Shareholders in Krispy Kreme Doughnuts (NYSE:KKD) have enjoyed "tasty" returns over the past five years, with the company's stock price up more than 400%, thanks to gradually improving profitability, as well as a sizable expansion of its store base, part of its bid to keep pace with growing competitors, like Dunkin' Brands (NASDAQ:DNKN) and Starbucks (NASDAQ:SBUX).
But 2014 has been a more difficult campaign for Krispy Kreme, due to worse than expected profitability in its latest financial update that led to a subsequent, double-digit sell-off in its share price. The company was particularly hurt by a slowdown in comparable store sales growth in its domestic operations, which limited growth in sales of supplies to its associated franchisees, Krispy Kreme's largest source of profit. After a price haircut, though, is Krispy Kreme a good bet?
What's the value?
Krispy Kreme is one of the country's largest doughnut chains, operating a network of roughly 260 domestic stores, as well as almost 600 stores in select international markets, like Saudi Arabia and South Korea. While Krispy Kreme only recently started growing its domestic base of stores again after a multiyear hiatus, it has seemingly never missed a beat in its international segment, consistently growing the number of locations year after year. The net result for Krispy Kreme has been a solidly upward trajectory for its top line, up 32.8% over the past four fiscal years.
In its latest fiscal year, it was more of the same for Krispy Kreme, evidenced by a comparable store sales increase and a double-digit expansion of its store base that combined to produce a 5.6% overall sales gain for the company. More importantly, Krispy Kreme took advantage of higher average prices, partially due to a greater focus on its newer, premium priced beverage offerings, to generate a strong adjusted operating profit performance during the period, up 26.1%. The higher profit led to better operating cash flow, fueling the company's various growth initiatives, including the further development of a small-format factory-store concept.
Looking into the crystal ball
Despite falling a bit short in its latest fiscal quarter, Krispy Kreme did manage to report increases in both revenues and adjusted operating income. On the downside, though, the company's customer traffic volumes declined during the period, indicating that future comparable store sales growth may be harder to come by.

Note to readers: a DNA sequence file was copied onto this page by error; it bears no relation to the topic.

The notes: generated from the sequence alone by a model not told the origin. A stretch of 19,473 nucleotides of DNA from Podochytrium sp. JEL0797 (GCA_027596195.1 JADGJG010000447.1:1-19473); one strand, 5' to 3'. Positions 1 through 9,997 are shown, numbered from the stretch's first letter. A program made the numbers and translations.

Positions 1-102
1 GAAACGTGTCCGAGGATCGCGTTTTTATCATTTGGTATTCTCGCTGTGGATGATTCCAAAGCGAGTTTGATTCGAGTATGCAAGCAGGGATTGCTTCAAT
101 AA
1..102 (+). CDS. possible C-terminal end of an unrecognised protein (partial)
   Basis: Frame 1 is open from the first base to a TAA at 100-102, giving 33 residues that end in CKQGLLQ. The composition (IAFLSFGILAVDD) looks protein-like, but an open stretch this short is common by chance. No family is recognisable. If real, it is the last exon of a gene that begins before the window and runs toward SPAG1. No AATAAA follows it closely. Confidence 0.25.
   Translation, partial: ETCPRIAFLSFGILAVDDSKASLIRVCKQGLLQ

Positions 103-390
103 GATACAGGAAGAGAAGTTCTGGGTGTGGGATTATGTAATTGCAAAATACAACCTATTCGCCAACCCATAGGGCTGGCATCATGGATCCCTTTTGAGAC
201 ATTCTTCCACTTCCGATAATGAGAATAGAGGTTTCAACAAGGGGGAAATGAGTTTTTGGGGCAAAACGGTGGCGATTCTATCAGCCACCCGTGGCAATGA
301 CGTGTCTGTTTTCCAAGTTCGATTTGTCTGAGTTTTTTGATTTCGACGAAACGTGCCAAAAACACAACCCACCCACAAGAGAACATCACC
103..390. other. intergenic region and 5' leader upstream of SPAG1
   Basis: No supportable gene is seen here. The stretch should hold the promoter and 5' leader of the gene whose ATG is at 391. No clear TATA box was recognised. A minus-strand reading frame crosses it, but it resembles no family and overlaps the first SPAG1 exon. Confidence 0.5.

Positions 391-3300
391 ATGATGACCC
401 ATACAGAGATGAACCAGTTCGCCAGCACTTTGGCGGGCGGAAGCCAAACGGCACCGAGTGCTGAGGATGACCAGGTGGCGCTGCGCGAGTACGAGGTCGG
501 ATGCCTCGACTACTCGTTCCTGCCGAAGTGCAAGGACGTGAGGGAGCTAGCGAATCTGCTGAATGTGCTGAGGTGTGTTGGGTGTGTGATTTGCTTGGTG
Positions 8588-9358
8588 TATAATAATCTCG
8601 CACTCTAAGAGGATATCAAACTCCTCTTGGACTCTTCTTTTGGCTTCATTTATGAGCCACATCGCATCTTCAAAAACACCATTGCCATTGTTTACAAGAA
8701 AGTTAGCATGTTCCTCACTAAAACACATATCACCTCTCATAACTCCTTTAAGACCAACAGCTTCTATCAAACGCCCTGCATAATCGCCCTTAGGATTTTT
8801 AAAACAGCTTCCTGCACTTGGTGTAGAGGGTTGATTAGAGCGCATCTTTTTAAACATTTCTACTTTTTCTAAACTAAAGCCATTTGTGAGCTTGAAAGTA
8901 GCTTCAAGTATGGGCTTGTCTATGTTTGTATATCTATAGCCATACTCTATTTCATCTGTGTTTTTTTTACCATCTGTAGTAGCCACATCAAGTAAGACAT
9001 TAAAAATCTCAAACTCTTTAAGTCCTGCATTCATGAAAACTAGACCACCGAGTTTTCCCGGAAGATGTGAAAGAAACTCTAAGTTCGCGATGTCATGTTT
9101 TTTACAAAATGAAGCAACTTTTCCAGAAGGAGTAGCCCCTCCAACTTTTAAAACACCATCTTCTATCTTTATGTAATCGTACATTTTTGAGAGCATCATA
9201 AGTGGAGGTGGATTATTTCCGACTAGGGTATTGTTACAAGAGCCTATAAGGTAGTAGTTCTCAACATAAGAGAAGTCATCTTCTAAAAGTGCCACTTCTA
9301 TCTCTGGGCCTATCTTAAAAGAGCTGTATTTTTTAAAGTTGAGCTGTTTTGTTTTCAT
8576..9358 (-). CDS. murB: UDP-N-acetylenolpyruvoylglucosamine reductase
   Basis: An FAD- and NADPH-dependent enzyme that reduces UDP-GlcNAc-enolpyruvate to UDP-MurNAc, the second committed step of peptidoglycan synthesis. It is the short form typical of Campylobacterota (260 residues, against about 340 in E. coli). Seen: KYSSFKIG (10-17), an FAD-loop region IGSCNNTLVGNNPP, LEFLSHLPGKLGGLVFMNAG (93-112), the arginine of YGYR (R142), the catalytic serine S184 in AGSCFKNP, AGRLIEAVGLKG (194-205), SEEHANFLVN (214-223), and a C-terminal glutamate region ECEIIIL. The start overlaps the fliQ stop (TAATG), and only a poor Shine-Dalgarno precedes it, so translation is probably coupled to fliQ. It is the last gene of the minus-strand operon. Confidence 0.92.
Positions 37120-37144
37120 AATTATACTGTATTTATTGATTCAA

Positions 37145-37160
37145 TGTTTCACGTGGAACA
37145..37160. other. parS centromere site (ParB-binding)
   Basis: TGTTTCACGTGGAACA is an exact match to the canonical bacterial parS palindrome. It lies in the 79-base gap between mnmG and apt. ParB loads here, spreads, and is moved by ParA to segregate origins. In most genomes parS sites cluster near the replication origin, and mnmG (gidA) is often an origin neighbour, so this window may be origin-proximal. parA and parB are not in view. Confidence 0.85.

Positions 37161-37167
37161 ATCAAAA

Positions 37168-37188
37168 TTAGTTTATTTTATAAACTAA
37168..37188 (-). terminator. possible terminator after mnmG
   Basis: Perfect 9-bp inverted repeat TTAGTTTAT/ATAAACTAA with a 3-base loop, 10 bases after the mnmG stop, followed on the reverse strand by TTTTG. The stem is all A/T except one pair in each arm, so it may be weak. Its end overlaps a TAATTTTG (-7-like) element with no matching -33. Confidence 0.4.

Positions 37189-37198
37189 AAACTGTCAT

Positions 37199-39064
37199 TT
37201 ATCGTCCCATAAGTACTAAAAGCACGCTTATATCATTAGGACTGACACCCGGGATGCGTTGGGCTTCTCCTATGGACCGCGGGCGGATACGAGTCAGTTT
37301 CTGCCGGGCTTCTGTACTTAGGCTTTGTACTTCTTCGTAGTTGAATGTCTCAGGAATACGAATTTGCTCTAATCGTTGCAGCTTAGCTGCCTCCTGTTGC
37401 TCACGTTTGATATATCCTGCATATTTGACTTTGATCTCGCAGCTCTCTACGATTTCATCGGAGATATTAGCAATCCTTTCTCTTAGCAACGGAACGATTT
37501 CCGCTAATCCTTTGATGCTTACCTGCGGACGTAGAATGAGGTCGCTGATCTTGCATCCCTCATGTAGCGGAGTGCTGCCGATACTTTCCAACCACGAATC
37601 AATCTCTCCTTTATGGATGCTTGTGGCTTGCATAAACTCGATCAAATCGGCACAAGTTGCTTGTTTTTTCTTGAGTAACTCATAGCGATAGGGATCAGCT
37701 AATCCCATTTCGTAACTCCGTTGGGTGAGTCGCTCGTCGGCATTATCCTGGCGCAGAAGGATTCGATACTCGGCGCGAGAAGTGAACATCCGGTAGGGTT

Part of Krispy Kreme's problem is the like-minded growth ambitions of the company's major competitors, including Dunkin' Brands. The owner of the Dunkin' Donuts brand has continued to be in expansion mode lately, adding roughly 5% more stores to its domestic store base of over 7,600 stores in its latest fiscal year. The company's existing store base is also performing well, reporting a 3.4% comparable store sales increase during the period, helped by a menu evolution that has focused on higher priced beverage and sandwich options. The net result for Dunkin' Brands was higher operating income, funding its growth across the country, including a major development push in California.
Likewise, Starbucks continues to grow fast, adding stores in all of its major geographies, including a roughly 6% addition to the store base in its Americas segment during the current fiscal year. More importantly, the company has been aggressively expanding its offerings in the food area as it tries to lower its dependence on coffee sales, approximately three-fourths of its total revenues, highlighted by its recent introduction of an assortment of new breakfast sandwiches. Starbucks' goal is undoubtedly to give customers less of an incentive to go anywhere else for their impulse food purchases -- like to Krispy Kreme's stores.
The bottom line
Krispy Kreme is certainly cheaper than it was at the start of 2014, after a double-digit stock price decline. That being said, the company is still priced at an above-market P/E multiple of roughly 31, a pricey level given Krispy Kreme's slowdown in profit growth in its latest fiscal quarter, not to mention its reduced profit outlook for the current fiscal year. As such, investors should buy the doughnuts, but probably not the stock.
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Robert Hanley owns shares of Krispy Kreme Doughnuts. The Motley Fool recommends Starbucks. The Motley Fool owns shares of Starbucks. Try any of our Foolish newsletter services free for 30 days. We Fools may not all hold the same opinions, but we all believe that considering a diverse range of insights makes us better investors. The Motley Fool has a disclosure policy.